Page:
I want to address a sort of big question because clearly the system is breaking down. What is that system that is breaking down? Can we do a system reset by tinkering with that system or is a more fundamental change necessary? What is the nature of that change and how do we get there? All in ten minutes of course.
We went through a big crisis in this system which we cal capitalism in the 1930s and through World War Two. And then we had three decades of seemingly uninterrupted growth and the appearance that in each decade things would get better, generally. That generally inequality would be muted, that generally jobs would be guaranteed, that generally health care would be extended, that generally education would get more accessable. For three decades it seeemed like people’s rights would get a bit better, for Māori, for women, for gay people. A little bit better, a little bit better each decade.
Then we entered a period of crisis in the late 1970s and early 1980s and there was a reset done to the system.
But the system since then has not been able to deliver in the same way. In fact, for a generation now things have actually gotten worse.
Our living standards, real wages and housing are worse than they were a generation ago. This system no longer works. This system can no longer deliver improvements decade after decade, generation after generation. This sytem is breaking down
It is not the pandemic alone that is causing this. The system has inner cycles and laws that were setting the stage for a new crisis before the pandemic hit.
The decade of the 90s hadrelatively strong growth as the system recovered again from a crisis. Normally you have a crisis in the system and (the economy) goes down before it bounces back. That is the way capitalism has worked for almost 200 years. Every decade it goes down and up. But the revolutionary part of capitalism was that the upturns generally were stronger than the downturns. Overall there was growth. Overall this is a system of growth. Overall, this is a system of improving productivity. Overall it generally improves wealth in society. The distribution of that wealth is another thing.
But now we have a situation where the system is unable to generate the wealth people need to live well. Or it is generating that wealth, but it is being captured by a smaller and smaller percentage of our society and can’t be distributed because they are holding on to it.
But the growth that is endemic to the system, the growth that gives it its revolutionary character, has become a threat to the planet. If you have 3% growth every year for 30 years it doubles the system. So the system has doubled in size every 30 years. We cannot double the size of an extractive, exploitative system every 30 years because the planet cannot sustain it.
So the system has become incompatible with the life of the planet.
This system, which has a name, it’s called capitalism, has become incompatible with the life of the planet.
So we need to devise measures that transition beyond this system and not just tinker with it.
For example whilst I have been impressed by many of the Green Party’s policies over recent weeks and months to do with the climate and adressing poverty, I think there is a fundamental problem with what the government is doing (to fix climate change) because they are relying on a mechanism that toys with the system. The Emissions Trading Scheme is trying to use prices to signal people to do the right thing. But no. They are not going to do the right thing. You are not going to trick them into doing the right thing. You have to force them into doing the right thing in a more direct manner.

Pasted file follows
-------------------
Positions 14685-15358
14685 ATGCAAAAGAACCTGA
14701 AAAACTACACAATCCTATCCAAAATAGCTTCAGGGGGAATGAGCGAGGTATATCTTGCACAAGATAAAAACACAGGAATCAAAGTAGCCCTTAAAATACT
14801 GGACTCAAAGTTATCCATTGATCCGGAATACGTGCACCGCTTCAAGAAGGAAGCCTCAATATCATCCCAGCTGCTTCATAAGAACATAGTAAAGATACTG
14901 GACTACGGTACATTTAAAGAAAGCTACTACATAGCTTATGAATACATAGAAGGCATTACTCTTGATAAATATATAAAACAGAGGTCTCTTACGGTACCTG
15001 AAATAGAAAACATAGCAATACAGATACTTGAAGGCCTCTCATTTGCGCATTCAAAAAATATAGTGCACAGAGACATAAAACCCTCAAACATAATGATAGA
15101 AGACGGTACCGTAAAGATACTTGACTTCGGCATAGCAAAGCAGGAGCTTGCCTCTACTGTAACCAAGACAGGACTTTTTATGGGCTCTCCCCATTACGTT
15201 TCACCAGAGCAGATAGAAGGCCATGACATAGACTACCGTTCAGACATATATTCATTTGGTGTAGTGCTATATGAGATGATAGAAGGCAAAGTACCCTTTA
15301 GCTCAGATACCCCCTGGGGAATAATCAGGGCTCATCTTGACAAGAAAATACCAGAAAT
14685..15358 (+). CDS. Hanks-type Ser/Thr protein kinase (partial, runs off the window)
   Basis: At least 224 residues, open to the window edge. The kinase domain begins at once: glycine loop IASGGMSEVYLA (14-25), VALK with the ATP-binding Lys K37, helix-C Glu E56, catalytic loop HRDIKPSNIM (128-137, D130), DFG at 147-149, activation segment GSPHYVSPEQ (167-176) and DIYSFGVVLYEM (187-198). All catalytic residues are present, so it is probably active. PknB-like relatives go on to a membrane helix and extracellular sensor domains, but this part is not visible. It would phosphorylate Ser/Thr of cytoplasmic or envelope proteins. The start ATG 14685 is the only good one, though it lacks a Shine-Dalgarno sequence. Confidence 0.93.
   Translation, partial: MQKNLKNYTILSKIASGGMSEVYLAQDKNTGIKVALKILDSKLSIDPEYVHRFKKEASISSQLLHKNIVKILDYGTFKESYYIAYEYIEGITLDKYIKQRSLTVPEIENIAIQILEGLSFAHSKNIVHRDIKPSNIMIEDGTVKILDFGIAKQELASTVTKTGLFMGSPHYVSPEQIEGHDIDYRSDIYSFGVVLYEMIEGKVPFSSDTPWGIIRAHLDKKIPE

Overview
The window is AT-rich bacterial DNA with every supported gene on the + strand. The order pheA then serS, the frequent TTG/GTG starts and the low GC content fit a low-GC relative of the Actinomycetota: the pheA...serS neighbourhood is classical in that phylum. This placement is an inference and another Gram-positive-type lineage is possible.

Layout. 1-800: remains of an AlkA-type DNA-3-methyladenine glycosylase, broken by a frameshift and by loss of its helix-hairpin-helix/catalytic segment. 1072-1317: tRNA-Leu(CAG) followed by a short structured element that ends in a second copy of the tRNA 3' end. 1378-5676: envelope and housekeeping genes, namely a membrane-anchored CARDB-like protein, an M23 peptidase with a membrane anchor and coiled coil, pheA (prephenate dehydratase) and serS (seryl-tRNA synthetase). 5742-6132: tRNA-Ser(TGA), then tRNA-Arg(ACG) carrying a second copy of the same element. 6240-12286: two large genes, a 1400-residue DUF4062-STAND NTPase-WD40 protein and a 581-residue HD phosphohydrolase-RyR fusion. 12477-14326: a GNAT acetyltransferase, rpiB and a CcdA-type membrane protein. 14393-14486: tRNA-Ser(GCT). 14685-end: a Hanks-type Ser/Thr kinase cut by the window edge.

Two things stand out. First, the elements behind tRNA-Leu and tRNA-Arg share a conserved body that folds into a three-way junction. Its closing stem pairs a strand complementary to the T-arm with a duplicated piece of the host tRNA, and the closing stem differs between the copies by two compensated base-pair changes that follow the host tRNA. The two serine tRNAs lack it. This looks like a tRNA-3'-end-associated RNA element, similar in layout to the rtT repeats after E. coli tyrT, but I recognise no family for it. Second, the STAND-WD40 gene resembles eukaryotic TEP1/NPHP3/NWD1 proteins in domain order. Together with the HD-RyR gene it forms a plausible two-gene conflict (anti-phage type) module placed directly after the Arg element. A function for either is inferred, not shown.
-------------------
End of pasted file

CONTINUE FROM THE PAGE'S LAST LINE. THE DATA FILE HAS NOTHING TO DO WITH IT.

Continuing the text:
So I have a five point programme. These are most important and urgent things we need to do. They don’t necessarily require system change for most of them to achieve but can get us moving in the right direction.
We have to begin by empowering people.
We can’t do anything without empowering people.
Empowering unions, empowering communities at the very bottom.
We’ve got to begin there. How do we empower these communities? How do we empower unions? How do we empower organisations in all of these fields which are wanting to do the right thing? How do we make them stronger and able to empower citizens?
1) We should begin with Jobs for All.
It used to be almost an obligation of the government that everyone had a job.
As I grew up, anytime that unemployment ticked above one or two percent, the government intervened. The railways started employing another five or ten thousand people. They just did it. Every railway workshop in the country was a working-class university. You went there, knocked on the door and you got a job. Very soon you were an electrician, or a plumber, or just a worker. But you got a job.
Yes New Zealand Rail “lost” $200 million a year, but so the fuck what. Every significant working class community had its own working class university where people could get jobs and get training.
We should be able to do that again. We should be able to put the pieces back together to do that sort of thing again.
Yes, Jobs for All. We should begin with jobs where the community does an audit. Every community should do an audit of their needs – cultural needs, social needs, health needs, connection needs, food needs. Can you procduce food? Can you cook food? Can you share the resources? Can you produce the energy you need? Can you share this energy? Every community can do an audit on what their needs are. The central government’s job is to deliver so that those communities can solve their own problems from the grass roots up, not from the top down.